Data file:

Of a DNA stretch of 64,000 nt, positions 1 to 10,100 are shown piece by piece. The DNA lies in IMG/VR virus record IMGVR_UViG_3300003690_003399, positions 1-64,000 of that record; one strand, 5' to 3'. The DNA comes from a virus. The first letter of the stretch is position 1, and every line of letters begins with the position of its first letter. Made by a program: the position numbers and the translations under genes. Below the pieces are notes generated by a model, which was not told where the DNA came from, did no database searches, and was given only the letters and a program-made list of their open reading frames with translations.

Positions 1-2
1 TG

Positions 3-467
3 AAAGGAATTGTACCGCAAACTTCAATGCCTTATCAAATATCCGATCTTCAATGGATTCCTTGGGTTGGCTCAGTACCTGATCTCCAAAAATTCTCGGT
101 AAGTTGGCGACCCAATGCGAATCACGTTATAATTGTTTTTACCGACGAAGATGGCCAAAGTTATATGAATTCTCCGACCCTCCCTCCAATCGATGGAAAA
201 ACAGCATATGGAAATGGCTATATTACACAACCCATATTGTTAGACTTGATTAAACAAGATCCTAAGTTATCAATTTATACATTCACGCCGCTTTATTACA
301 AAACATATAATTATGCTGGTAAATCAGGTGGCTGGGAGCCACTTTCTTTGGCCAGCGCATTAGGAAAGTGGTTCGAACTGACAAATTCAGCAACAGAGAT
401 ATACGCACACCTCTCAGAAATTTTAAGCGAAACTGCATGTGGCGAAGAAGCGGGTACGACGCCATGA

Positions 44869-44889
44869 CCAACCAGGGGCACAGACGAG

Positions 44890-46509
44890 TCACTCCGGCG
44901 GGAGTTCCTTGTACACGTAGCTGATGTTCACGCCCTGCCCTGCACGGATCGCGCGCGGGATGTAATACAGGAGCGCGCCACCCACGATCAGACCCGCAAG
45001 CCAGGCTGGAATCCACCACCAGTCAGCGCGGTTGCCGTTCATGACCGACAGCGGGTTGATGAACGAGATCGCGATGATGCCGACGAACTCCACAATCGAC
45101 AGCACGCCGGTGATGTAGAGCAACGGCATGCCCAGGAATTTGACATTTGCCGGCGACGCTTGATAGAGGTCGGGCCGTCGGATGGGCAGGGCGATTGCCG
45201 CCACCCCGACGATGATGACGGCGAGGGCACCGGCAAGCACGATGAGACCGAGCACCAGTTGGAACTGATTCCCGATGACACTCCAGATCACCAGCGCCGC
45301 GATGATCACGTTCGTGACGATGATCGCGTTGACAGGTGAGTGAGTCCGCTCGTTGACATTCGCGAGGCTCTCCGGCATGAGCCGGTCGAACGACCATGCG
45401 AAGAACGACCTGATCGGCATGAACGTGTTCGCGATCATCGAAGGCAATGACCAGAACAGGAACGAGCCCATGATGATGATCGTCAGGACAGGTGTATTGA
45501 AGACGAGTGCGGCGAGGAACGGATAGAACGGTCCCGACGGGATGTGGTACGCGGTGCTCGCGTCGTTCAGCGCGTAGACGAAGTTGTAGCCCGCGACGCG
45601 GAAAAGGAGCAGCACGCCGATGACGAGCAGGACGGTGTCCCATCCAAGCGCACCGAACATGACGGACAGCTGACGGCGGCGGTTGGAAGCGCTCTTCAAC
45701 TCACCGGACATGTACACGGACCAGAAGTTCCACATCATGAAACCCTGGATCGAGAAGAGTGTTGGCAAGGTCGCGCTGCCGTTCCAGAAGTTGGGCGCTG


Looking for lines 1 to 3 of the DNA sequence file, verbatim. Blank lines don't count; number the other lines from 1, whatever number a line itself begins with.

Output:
Of a DNA stretch of 64,000 nt, positions 1 to 10,100 are shown piece by piece. The DNA lies in IMG/VR virus record IMGVR_UViG_3300003690_003399, positions 1-64,000 of that record; one strand, 5' to 3'. The DNA comes from a virus. The first letter of the stretch is position 1, and every line of letters begins with the position of its first letter. Made by a program: the position numbers and the translations under genes. Below the pieces are notes generated by a model, which was not told where the DNA came from, did no database searches, and was given only the letters and a program-made list of their open reading frames with translations.

Positions 1-2
1 TG